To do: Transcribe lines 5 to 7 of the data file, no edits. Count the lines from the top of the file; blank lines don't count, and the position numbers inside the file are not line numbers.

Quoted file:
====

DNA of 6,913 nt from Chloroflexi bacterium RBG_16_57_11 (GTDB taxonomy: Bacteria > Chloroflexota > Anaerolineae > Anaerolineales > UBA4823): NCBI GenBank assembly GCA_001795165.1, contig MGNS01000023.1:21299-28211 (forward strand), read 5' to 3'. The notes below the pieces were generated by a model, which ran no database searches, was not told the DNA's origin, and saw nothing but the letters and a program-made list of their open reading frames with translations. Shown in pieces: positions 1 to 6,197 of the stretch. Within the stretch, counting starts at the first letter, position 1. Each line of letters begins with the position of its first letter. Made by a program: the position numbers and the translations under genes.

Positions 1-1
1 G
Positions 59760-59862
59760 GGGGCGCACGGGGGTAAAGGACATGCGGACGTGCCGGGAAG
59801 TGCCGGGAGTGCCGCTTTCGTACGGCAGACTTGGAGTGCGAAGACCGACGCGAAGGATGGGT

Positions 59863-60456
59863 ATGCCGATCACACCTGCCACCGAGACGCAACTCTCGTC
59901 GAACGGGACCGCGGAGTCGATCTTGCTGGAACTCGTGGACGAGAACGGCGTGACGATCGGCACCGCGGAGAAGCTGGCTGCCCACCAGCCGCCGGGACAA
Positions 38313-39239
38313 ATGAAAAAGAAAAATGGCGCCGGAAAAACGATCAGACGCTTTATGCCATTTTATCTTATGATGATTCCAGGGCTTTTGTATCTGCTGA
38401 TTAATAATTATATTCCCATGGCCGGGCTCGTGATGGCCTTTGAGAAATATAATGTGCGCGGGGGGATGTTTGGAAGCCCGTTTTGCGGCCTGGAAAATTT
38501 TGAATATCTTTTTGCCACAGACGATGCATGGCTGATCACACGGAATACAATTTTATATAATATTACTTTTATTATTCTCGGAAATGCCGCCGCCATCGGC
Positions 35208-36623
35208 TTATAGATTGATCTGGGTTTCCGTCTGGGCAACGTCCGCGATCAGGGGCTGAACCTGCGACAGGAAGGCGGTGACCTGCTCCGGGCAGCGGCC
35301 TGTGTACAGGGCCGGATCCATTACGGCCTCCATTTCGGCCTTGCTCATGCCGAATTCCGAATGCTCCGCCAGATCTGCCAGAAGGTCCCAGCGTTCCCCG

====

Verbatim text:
59760 GGGGCGCACGGGGGTAAAGGACATGCGGACGTGCCGGGAAG
59801 TGCCGGGAGTGCCGCTTTCGTACGGCAGACTTGGAGTGCGAAGACCGACGCGAAGGATGGGT

Positions 59863-60456